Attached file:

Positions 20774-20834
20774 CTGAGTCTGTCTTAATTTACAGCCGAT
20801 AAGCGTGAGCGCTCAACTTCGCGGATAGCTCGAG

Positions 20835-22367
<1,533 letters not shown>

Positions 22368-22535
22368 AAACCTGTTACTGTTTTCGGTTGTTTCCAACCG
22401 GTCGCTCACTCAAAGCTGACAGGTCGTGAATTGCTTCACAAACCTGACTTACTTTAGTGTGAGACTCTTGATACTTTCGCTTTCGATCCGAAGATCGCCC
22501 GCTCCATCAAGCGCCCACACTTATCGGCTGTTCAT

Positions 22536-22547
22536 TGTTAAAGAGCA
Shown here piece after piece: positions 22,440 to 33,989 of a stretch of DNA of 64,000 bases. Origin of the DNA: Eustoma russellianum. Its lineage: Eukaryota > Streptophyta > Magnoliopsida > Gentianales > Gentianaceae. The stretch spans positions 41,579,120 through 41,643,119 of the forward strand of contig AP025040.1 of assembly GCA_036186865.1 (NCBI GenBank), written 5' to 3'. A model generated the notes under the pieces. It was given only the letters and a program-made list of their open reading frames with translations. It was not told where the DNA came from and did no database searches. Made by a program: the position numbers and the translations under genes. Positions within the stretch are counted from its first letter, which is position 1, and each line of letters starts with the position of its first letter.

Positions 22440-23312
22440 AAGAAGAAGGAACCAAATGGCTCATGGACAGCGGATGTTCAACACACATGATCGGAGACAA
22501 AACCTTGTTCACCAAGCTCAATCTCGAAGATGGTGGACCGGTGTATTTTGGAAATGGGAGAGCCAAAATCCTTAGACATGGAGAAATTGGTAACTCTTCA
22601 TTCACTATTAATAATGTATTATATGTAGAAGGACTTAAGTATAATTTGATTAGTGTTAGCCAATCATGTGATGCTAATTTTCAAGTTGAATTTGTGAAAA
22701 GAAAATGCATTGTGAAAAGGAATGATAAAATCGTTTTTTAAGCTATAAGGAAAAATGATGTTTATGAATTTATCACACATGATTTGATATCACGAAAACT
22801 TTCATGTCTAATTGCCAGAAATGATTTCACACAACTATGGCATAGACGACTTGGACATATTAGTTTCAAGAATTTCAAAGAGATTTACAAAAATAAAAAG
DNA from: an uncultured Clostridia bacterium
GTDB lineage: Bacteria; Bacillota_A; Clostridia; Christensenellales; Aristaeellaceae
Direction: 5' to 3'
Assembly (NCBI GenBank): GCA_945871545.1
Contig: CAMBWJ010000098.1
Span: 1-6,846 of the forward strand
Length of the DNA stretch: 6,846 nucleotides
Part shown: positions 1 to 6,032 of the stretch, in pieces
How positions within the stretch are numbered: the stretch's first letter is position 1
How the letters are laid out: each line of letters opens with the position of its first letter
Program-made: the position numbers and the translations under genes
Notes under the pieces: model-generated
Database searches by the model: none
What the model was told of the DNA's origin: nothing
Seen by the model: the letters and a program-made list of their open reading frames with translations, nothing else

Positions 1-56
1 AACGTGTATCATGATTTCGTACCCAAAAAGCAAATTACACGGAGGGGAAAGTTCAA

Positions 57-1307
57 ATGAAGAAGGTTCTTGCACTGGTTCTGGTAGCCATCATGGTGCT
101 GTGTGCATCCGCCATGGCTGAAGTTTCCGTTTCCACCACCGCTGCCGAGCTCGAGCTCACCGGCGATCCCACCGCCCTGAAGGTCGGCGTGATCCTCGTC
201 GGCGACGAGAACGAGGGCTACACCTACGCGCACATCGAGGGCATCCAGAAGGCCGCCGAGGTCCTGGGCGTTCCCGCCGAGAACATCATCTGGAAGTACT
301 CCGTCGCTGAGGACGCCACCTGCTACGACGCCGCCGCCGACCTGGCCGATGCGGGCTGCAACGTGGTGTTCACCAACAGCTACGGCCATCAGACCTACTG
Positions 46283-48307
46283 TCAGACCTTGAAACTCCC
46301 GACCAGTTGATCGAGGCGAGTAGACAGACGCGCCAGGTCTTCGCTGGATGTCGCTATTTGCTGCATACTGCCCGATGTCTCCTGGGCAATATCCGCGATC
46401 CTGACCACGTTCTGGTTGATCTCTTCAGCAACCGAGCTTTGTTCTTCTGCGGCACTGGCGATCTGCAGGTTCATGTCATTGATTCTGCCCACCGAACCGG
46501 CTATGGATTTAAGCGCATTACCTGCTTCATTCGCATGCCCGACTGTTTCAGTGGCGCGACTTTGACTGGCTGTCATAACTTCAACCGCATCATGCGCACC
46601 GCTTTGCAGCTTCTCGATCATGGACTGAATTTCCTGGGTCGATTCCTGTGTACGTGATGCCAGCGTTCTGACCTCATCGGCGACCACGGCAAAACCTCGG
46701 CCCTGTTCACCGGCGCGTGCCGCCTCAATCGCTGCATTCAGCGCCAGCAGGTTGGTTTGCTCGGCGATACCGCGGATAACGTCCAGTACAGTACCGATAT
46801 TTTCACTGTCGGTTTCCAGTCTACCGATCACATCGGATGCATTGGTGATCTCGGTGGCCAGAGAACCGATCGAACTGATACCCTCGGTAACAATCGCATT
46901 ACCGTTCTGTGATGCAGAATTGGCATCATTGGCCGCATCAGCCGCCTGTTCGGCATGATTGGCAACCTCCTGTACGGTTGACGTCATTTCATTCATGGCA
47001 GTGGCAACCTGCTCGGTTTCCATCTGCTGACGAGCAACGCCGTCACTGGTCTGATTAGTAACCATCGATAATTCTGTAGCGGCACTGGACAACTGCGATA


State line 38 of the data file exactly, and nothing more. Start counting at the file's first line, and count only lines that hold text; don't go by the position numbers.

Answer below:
101 GTGTGCATCCGCCATGGCTGAAGTTTCCGTTTCCACCACCGCTGCCGAGCTCGAGCTCACCGGCGATCCCACCGCCCTGAAGGTCGGCGTGATCCTCGTC